• intentionally damage or endanger any part of the competition environment
  • reboot their workstation
  • use any printed materials and/or electronic devices brought by themselves with the exceptions explicitly listed under Competition Supplies.

Attempting any of the above may result in disqualification.

Competition Supplies

In the competition room, blank paper and writing utensils will be provided.

On the competition days, contestants may not bring anything into the competition rooms, but:

  • writing utensils
  • simple wristwatches
  • non-wireless keyboards and mice (see below)
  • small mascots (see below)
  • English dictionaries (see below)
  • clothing and reasonable jewelry

If a contestant wants to bring a keyboard or mouse, small mascots or English dictionaries to the competition, these must be submitted to the technical staff during the practice competition day. Any of these will be checked and, if cleared, will be given to the contestant in the first competition day. After the first competition day, the contestant must leave these items on his or her workstation if he or she wants to use them during the second competition day. Once again these will be checked and, if cleared, will be given to the contestant in the second competition day. After the second competition day the contestant must take any of these items with him or her.

Any attempt to bring any other item into the competition room may be considered cheating. In particular, during competition rounds it is strictly prohibited to bring any computing or communication devices, storage media or printed materials.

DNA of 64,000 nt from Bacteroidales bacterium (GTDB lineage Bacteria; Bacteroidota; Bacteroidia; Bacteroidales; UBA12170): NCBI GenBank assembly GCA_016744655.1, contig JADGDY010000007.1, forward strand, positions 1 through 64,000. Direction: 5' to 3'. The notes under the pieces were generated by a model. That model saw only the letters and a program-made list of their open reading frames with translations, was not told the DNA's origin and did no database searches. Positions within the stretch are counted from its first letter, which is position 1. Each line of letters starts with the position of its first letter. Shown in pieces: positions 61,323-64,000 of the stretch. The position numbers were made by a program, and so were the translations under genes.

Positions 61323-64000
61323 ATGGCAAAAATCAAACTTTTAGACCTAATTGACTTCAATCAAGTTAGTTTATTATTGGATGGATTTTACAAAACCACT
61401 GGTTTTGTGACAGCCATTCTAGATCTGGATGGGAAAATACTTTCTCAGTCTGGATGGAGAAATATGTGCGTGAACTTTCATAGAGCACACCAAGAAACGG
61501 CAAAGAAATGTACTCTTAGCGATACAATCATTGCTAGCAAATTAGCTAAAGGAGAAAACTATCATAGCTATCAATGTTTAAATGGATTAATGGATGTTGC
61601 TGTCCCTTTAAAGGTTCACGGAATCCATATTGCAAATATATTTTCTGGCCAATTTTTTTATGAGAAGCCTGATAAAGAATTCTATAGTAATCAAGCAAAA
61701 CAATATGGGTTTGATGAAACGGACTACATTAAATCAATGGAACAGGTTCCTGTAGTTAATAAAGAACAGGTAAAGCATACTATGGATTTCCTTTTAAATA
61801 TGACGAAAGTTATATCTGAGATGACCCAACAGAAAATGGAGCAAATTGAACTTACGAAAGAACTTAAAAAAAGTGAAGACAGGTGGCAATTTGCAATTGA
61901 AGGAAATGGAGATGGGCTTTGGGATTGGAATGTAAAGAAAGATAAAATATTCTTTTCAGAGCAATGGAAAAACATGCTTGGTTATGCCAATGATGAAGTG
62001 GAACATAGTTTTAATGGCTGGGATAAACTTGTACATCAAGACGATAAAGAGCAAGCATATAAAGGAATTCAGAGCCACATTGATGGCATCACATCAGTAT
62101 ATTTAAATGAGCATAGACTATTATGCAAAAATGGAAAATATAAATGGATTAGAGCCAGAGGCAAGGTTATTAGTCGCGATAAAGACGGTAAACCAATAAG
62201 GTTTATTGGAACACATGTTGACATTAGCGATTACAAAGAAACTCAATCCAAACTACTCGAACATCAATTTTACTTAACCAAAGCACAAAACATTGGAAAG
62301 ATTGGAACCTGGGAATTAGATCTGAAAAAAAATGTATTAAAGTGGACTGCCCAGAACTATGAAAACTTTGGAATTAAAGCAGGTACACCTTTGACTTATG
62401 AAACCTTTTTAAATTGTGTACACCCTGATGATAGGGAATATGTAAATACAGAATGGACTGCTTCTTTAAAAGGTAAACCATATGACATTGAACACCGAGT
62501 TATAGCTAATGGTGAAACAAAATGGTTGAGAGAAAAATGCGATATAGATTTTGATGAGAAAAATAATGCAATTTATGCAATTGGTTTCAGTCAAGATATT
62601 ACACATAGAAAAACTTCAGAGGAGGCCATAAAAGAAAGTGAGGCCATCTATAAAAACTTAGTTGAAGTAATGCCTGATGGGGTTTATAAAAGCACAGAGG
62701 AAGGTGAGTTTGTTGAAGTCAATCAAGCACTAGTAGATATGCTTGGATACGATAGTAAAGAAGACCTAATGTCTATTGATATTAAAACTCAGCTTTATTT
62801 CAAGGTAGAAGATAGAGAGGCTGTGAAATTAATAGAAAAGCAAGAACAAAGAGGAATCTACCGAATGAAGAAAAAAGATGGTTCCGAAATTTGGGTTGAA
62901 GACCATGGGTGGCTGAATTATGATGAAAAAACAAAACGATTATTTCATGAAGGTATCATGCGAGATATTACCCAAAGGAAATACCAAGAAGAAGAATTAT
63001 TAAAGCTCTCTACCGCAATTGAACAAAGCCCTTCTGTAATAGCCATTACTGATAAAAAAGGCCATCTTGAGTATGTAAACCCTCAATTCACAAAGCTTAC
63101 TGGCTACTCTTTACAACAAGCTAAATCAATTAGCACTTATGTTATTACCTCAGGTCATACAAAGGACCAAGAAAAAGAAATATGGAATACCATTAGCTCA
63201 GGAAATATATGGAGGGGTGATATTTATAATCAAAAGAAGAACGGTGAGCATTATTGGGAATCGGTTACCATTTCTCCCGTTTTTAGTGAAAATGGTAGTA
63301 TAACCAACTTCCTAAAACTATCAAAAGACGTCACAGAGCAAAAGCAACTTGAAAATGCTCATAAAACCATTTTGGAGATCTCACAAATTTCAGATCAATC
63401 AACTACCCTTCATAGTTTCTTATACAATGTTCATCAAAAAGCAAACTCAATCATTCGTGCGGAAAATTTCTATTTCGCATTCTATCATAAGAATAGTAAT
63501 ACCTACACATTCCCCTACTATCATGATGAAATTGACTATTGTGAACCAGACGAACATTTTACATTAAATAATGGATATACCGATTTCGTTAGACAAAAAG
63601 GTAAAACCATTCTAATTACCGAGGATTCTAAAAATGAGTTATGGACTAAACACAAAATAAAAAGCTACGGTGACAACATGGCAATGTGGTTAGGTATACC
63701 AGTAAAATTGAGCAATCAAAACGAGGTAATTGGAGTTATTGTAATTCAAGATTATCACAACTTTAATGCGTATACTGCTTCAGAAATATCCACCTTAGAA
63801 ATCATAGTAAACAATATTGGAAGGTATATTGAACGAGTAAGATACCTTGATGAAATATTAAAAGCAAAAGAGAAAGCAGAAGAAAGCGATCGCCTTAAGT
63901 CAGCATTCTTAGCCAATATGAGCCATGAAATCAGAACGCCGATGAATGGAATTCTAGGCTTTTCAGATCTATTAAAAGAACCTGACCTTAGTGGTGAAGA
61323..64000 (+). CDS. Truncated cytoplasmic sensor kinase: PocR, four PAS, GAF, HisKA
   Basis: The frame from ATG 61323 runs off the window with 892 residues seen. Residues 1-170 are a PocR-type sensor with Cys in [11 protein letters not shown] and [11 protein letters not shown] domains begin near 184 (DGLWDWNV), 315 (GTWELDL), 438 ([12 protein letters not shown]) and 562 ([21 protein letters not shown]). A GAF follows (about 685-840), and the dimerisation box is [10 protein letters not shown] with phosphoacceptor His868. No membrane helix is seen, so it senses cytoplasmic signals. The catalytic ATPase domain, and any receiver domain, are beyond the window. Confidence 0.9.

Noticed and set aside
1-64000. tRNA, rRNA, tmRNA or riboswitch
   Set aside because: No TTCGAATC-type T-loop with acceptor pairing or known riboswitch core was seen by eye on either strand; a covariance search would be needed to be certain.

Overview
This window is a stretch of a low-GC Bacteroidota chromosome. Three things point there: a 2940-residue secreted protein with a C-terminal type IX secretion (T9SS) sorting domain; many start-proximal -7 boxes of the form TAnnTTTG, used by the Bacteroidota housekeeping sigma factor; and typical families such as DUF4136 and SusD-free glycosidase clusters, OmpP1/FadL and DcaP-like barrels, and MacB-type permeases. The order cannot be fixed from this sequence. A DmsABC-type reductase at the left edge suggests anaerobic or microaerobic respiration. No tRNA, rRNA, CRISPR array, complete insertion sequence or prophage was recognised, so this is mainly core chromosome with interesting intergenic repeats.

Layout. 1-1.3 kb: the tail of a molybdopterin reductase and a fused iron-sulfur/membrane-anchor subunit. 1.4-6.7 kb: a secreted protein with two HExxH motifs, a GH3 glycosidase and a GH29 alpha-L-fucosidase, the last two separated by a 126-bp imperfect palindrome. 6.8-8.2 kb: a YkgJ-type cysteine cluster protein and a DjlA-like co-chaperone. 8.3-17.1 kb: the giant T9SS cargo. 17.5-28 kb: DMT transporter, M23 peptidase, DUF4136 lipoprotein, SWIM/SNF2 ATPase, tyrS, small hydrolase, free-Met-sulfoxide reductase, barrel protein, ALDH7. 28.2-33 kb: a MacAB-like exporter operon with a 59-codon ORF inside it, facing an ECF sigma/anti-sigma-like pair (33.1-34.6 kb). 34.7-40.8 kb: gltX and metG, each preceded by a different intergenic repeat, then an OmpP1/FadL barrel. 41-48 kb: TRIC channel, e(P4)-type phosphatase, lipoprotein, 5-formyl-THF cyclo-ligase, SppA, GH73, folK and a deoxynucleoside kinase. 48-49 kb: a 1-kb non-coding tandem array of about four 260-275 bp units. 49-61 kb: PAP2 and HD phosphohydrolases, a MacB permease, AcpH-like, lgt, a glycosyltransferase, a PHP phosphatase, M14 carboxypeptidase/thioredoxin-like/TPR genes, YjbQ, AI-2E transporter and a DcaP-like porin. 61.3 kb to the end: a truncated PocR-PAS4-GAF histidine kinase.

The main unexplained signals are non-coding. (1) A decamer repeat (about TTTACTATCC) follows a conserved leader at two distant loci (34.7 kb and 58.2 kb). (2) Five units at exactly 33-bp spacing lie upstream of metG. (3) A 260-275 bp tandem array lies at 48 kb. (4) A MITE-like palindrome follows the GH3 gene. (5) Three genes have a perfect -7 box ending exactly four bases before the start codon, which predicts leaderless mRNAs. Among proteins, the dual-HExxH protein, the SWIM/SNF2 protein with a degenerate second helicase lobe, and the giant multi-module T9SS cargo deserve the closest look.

During the contest analysis, contestants are free to bring and use anything.

Appeal Process

At the end of each competition day, submitted solutions are judged using data which conforms to the specification given in the task statement, but which is unknown to contestants during the competition (except for output only tasks, of course).

Provisional grades, based on these tests, are delivered to team leaders. The test data will be available electronically in the contestant environments. Contestants and team leaders may use the contestant workstations to verify that the grading is correct.

A team leader may file an appeal to the Scientific Committee in time specified by the competition schedule.

Every appeal will be reviewed by the Scientific Committee and the team leader will be notified about the committee’s decision. All appeals and their disposition will be summarized at the final General Assembly meeting of that competition day.

In the event that a mistake is discovered in the grading of a task, the mistake will be corrected and the submissions of all contestants will be re-graded and re-scored, whether or not the scoring of that particular submission has been appealed. Note that re-scoring may result in a higher or lower score for any contestant. Should anyone’s score change after grading results have been distributed, new results will be distributed to them.